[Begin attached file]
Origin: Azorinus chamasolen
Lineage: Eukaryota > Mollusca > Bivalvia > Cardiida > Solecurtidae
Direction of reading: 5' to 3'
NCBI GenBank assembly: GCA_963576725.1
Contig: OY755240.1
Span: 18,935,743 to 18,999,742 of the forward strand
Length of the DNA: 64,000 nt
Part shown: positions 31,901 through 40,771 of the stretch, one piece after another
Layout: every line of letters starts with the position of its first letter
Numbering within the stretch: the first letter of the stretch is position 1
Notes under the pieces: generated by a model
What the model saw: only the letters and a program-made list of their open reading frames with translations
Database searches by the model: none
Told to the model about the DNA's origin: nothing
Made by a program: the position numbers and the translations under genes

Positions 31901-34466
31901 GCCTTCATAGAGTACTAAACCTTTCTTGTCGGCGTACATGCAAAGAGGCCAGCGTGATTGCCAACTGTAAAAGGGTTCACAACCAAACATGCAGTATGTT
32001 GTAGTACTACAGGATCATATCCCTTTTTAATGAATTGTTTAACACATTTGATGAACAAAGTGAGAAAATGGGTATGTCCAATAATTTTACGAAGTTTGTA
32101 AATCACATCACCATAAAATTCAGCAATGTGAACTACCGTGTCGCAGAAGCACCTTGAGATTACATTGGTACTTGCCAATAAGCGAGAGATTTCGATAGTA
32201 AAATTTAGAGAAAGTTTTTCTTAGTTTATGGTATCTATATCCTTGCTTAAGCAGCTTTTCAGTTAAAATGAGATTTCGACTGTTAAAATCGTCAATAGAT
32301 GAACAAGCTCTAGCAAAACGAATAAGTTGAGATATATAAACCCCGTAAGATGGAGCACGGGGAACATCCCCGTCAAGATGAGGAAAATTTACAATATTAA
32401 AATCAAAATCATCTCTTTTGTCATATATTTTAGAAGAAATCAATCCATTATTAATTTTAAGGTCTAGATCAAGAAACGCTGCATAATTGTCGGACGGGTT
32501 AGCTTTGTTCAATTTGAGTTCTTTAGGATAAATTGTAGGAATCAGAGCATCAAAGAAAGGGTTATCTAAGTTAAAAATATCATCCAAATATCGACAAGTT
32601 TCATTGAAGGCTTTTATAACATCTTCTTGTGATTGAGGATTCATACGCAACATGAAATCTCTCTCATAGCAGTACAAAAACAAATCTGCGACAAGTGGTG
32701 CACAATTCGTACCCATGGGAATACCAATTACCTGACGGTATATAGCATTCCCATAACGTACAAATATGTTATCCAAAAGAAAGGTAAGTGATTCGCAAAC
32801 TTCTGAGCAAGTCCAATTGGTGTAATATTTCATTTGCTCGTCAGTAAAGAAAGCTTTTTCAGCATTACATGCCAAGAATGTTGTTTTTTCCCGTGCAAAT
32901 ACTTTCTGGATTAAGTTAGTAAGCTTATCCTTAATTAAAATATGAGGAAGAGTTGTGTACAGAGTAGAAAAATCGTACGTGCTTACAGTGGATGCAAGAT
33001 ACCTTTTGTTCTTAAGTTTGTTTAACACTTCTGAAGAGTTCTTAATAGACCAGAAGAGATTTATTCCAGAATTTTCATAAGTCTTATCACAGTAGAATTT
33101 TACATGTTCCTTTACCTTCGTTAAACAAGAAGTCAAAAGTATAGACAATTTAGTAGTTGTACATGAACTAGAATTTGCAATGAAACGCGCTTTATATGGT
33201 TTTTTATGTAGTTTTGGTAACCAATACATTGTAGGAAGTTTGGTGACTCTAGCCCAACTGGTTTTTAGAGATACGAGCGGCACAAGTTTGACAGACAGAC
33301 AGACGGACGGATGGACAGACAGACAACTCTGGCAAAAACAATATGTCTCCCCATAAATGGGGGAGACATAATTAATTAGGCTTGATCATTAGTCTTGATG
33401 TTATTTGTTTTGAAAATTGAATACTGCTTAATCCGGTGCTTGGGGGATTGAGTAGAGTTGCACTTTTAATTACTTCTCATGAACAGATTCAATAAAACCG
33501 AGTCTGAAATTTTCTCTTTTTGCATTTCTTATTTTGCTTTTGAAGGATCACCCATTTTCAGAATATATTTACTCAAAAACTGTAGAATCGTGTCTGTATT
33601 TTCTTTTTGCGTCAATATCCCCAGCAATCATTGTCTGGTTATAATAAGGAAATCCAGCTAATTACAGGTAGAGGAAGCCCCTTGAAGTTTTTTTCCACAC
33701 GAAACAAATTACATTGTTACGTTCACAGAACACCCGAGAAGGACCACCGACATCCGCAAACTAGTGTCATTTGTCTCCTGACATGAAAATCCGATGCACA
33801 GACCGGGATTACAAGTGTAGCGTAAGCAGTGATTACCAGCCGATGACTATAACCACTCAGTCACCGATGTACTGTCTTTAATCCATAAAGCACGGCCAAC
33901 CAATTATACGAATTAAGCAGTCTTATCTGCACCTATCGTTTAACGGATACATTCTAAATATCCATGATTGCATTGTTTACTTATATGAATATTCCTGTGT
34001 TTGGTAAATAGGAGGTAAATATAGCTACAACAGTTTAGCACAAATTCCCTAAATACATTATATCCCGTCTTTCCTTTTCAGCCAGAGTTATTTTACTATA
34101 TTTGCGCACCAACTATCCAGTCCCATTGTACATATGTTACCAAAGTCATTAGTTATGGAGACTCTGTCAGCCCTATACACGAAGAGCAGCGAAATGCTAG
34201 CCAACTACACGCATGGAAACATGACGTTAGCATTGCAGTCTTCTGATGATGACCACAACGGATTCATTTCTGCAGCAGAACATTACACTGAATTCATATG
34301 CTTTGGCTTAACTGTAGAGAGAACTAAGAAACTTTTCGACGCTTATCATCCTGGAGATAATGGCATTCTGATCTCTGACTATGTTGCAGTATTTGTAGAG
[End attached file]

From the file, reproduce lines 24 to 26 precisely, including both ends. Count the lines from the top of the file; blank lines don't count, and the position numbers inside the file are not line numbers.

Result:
32601 TCATTGAAGGCTTTTATAACATCTTCTTGTGATTGAGGATTCATACGCAACATGAAATCTCTCTCATAGCAGTACAAAAACAAATCTGCGACAAGTGGTG
32701 CACAATTCGTACCCATGGGAATACCAATTACCTGACGGTATATAGCATTCCCATAACGTACAAATATGTTATCCAAAAGAAAGGTAAGTGATTCGCAAAC
32801 TTCTGAGCAAGTCCAATTGGTGTAATATTTCATTTGCTCGTCAGTAAAGAAAGCTTTTTCAGCATTACATGCCAAGAATGTTGTTTTTTCCCGTGCAAAT